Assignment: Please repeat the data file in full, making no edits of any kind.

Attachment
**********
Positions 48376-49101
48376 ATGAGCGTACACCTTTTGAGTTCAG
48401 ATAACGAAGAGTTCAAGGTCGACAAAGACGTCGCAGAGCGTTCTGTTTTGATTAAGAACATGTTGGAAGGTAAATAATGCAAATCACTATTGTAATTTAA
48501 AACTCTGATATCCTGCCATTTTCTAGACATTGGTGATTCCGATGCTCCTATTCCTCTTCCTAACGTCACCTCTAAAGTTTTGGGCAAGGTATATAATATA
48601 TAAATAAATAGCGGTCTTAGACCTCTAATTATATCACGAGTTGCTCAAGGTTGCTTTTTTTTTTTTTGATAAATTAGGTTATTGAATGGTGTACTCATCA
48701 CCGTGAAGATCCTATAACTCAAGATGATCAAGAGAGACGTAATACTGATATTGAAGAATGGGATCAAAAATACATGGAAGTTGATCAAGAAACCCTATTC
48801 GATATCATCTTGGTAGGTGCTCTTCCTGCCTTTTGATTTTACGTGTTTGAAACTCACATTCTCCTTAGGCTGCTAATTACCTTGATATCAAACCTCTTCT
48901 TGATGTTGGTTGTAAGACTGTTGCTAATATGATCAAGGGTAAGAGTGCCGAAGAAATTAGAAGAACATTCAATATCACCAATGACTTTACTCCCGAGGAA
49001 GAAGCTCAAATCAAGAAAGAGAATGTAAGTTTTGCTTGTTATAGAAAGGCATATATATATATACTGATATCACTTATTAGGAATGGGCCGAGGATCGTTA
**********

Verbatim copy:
Positions 48376-49101
48376 ATGAGCGTACACCTTTTGAGTTCAG
48401 ATAACGAAGAGTTCAAGGTCGACAAAGACGTCGCAGAGCGTTCTGTTTTGATTAAGAACATGTTGGAAGGTAAATAATGCAAATCACTATTGTAATTTAA
48501 AACTCTGATATCCTGCCATTTTCTAGACATTGGTGATTCCGATGCTCCTATTCCTCTTCCTAACGTCACCTCTAAAGTTTTGGGCAAGGTATATAATATA
48601 TAAATAAATAGCGGTCTTAGACCTCTAATTATATCACGAGTTGCTCAAGGTTGCTTTTTTTTTTTTTGATAAATTAGGTTATTGAATGGTGTACTCATCA
48701 CCGTGAAGATCCTATAACTCAAGATGATCAAGAGAGACGTAATACTGATATTGAAGAATGGGATCAAAAATACATGGAAGTTGATCAAGAAACCCTATTC
48801 GATATCATCTTGGTAGGTGCTCTTCCTGCCTTTTGATTTTACGTGTTTGAAACTCACATTCTCCTTAGGCTGCTAATTACCTTGATATCAAACCTCTTCT
48901 TGATGTTGGTTGTAAGACTGTTGCTAATATGATCAAGGGTAAGAGTGCCGAAGAAATTAGAAGAACATTCAATATCACCAATGACTTTACTCCCGAGGAA
49001 GAAGCTCAAATCAAGAAAGAGAATGTAAGTTTTGCTTGTTATAGAAAGGCATATATATATATACTGATATCACTTATTAGGAATGGGCCGAGGATCGTTA